Famicom Fridays

Welcome to our new weekly feature, Famicom Fridays. Now, you may be asking yourself, “What the heck is a Famicom?” Well, in Japan the Nintendo Entertainment System is called the Family Computer. It launched back in July of 1983, and since then the Japanese gamers have become accustomed to calling it the Famicom (combining Family and Computer into one unique word).

famicom-system-sm
The Japanese version of the Nintendo Entertainment System.

Given that the Famicom is two years older than the NES, it’s not a surprise that there’s a much bigger library of games built up for it. In fact, in 1984 and especially last year, a bunch of gaming companies have jumped on board to create new games for the machine.

As of today, February 5, 1986, there are approximately 97 games available for the Famicom! In comparison the NES currently has only 17 Game Paks so far. Now, we know of another ten coming out by mid-June, but beyond that Nintendo has been silent. So, naturally we thought it would make sense to look to Japan to get a glimpse of what they’re playing as the next big hit over there could easily be the next candidate to be released here.

Interestingly enough, some of the games that launched alongside the Famicom back on July 15, 1983 still haven’t made it to America. They are: Donkey Kong, Donkey Kong Jr., and Popeye. All three of these are scheduled to ship by mid-year with Nintendo’s next shipment of Game Paks.

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Nuts & Milk for the Famicom

So today let’s take a look at the very first game released on the Famicom by an external gaming company: Nuts & Milk. Hudson Soft is the name of the developer and I can’t recall ever playing a game by them before. This is a single-screen game, sort of like Donkey Kong or the original Mario Bros. arcade game.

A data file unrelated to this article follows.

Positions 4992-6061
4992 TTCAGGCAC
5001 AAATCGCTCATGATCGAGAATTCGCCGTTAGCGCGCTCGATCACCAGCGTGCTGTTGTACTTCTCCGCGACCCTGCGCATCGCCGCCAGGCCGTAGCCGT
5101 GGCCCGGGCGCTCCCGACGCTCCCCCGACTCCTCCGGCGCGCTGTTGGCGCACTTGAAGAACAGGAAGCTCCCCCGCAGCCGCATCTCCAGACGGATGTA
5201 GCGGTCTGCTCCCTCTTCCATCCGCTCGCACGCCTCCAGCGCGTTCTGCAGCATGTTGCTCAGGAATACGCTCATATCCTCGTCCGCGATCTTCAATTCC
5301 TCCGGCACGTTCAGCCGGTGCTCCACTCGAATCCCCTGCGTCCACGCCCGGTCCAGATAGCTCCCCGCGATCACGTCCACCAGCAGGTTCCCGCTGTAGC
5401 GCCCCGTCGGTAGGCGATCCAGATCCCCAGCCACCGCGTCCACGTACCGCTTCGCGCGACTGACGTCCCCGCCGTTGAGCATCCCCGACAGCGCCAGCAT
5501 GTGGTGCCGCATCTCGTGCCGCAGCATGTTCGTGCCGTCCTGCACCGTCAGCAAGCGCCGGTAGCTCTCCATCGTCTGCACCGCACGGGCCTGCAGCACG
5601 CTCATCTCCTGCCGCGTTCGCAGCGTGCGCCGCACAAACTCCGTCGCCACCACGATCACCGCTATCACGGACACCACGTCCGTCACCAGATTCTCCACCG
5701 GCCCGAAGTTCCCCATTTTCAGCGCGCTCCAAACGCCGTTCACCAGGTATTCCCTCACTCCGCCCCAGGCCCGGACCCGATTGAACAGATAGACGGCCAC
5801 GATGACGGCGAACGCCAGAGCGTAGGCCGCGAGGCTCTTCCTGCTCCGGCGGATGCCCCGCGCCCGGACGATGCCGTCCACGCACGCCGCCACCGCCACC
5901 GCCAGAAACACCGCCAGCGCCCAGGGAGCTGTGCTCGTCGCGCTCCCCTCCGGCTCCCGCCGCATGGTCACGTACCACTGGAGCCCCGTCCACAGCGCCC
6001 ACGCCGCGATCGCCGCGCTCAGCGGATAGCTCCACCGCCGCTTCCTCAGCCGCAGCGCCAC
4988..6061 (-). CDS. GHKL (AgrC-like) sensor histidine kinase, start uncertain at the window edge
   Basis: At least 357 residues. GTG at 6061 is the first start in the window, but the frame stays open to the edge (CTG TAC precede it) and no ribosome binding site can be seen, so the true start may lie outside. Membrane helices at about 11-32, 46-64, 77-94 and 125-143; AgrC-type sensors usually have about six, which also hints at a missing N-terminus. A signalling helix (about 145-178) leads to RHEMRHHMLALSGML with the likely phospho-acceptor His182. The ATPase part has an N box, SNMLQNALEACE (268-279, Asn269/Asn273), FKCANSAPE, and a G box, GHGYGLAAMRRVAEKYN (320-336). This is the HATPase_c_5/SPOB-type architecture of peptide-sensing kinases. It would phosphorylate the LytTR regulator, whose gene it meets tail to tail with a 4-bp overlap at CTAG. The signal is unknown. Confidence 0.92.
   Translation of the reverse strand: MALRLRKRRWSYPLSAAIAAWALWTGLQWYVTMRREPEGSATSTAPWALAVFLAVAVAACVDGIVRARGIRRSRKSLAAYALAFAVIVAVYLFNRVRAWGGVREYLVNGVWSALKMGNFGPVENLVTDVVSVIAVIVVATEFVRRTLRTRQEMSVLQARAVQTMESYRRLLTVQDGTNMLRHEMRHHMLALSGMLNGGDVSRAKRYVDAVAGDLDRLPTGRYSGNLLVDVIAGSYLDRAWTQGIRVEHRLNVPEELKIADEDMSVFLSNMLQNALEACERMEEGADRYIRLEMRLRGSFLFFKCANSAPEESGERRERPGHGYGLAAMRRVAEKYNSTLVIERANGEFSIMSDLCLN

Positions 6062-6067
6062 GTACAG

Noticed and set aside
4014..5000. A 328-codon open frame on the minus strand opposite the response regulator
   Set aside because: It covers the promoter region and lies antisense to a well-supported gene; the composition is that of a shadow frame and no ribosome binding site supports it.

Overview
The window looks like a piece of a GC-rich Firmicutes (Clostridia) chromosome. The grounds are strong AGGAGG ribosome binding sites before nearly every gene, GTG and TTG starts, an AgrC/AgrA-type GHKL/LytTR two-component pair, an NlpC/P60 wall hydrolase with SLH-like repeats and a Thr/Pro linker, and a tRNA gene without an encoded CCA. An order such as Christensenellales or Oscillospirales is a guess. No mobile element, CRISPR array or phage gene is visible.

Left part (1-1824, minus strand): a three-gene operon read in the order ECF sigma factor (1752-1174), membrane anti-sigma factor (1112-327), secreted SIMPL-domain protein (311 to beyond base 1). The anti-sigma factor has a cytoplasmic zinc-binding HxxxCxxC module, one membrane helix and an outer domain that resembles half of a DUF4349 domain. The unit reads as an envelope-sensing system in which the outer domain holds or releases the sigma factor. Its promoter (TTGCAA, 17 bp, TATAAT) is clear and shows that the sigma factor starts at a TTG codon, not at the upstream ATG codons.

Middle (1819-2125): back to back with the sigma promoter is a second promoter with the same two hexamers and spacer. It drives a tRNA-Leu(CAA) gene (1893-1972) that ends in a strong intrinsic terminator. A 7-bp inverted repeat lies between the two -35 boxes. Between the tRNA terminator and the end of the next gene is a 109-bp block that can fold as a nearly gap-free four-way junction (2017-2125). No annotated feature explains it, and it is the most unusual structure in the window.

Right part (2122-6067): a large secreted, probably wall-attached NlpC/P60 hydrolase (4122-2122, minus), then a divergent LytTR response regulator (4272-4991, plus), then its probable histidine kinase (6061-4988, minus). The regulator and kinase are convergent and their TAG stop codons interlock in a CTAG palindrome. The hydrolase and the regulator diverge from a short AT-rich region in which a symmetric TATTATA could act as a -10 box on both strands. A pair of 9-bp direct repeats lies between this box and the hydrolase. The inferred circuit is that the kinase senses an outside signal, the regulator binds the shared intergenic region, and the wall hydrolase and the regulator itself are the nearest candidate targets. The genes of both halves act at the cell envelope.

You play as a pink blob named Milk who must rescue his fiancé, who has been locked up in a house. To rescue her you will need to collect the various fruit scattered across the level. Blue blobs called Nuts will chase after you, so you’ll have to think fast or risk capture. Other strange flying objects, like helicopters and blimps will often appear on the screen to try and kill you. If you successfully collect the fruit and make it back up to the house, you’ll beat the level. There are 50 stages to conquer in total, with two difficulty options (Game A and Game B).

If you’re feeling industrious, you can take a stab at the level creation tool built into the game. Make your own level and have a friend try and beat it. This looks like a fun diversion to the main game.

Nuts & Milk released on July 28, 1984 in Japan. No word yet on whether it will make it over to U.S. shores. It looks like it could be mildly entertaining, but it does have more than a passing resemblance to Donkey Kong Jr. and Mario Bros. Since we’re getting both of those released for the NES soon, I’m not sure we’d need this virtually unknown game to release over here. Then again, the more games the merrier at this stage!

 

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